When businesses set up an intrapreneurial environment (an environment that encourages risk-taking and innovation), employees are more likely to help build long term value for the company. In a Q+A session, Steve Strauss tackles how to create a more entrepreneurial environment, even if your company is over 10 years old:
1. Provide an employee with the time and resources, and they’ll be more likely to flesh out and launch their best ideas.
2. Encourage employees to take risks by making it OK for them to fail.
3. Create a culture of fun by implementing creative thinking workshops, classes or retreats.
4. Recognize employees for all that they do, even if it’s as small as giving them a prize for dropping the best idea into a suggestion box.
5. Reward employees financially to fuel passion in an ongoing project and motivate and ensure its success.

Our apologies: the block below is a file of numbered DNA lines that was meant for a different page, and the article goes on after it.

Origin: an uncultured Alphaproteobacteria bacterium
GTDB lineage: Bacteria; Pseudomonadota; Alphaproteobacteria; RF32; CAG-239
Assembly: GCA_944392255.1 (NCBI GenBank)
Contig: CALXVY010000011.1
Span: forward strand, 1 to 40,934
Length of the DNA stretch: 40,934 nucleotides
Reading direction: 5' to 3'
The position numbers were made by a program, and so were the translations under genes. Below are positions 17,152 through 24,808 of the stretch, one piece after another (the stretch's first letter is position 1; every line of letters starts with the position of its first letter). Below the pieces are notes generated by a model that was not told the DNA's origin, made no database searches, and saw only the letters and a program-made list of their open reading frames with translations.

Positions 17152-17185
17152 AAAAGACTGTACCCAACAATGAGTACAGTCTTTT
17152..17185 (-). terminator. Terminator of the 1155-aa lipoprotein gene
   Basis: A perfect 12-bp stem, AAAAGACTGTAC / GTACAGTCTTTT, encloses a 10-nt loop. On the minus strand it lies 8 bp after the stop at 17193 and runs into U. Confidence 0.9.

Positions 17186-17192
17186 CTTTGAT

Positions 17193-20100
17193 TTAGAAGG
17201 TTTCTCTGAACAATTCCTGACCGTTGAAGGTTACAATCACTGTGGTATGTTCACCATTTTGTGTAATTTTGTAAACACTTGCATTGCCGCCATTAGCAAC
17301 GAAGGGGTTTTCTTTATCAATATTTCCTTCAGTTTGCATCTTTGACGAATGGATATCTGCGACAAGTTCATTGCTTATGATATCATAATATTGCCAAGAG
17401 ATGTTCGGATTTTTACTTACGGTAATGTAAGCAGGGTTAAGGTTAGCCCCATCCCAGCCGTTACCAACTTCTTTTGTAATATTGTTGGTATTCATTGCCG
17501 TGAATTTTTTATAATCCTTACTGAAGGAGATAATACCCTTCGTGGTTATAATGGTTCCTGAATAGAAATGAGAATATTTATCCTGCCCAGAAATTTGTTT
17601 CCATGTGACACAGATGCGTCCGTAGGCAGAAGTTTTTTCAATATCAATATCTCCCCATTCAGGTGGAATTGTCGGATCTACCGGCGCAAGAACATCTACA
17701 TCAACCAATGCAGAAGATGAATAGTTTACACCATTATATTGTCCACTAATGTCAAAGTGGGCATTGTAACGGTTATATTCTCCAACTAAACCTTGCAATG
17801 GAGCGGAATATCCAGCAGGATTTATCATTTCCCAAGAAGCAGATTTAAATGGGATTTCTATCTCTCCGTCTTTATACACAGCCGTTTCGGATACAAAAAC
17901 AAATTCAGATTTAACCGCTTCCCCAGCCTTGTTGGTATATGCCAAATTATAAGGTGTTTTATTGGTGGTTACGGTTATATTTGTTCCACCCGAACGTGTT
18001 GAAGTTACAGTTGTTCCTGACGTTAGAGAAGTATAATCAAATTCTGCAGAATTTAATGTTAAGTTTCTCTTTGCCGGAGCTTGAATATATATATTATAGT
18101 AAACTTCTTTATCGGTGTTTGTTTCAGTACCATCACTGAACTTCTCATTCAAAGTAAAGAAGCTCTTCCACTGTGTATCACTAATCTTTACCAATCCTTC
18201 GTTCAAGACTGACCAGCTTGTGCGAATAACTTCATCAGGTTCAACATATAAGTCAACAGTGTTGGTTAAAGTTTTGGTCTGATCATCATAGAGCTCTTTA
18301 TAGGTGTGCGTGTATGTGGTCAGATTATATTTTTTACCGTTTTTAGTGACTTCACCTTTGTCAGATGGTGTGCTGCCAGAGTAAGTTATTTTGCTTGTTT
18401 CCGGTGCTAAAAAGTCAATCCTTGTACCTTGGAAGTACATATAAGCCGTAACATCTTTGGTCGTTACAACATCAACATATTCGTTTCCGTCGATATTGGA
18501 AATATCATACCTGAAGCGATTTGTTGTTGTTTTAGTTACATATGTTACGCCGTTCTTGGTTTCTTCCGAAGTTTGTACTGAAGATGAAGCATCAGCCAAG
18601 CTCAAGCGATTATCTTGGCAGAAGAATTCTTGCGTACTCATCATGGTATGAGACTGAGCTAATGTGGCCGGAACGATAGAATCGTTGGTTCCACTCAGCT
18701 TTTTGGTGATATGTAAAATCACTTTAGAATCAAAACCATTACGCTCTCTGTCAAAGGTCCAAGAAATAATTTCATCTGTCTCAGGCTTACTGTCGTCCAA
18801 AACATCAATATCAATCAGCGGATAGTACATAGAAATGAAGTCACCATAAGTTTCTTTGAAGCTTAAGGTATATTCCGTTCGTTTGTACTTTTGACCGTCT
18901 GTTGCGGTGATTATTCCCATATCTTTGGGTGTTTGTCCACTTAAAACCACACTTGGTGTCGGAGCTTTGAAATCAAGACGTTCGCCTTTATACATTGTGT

Learning to help empower employees to think and act entrepreneurially means thinking about what it takes to get your staff motivated and involved to ultimately benefit your business. If done right, intrapreneurship can do three things: increase employee retention rates, boost productivity, and foster an exceptional culture.
Several legendary entrepreneurs of our time have supported the idea of intrapreneurship (Richard Branson, Steve Jobs) and Google already employs them by offering the 20 percent time program. Google allows its employees to use up to 20 percent of their work week at Google to pursue special projects. That means for every standard work week, employees can take a full day to work on a project unrelated to their normal workload. After getting feedback from co-workers, a project proposal and timeline is submitted and the intrapreneur must describe how he or she plans to go about evaluating the success of the project. Once an outstanding project has been selected, the project is monitored, analyzed and implemented. Google claims that many of their products in Google Labs (Gmail, AdSense, Orkut) started out as pet projects in the 20 percent time program.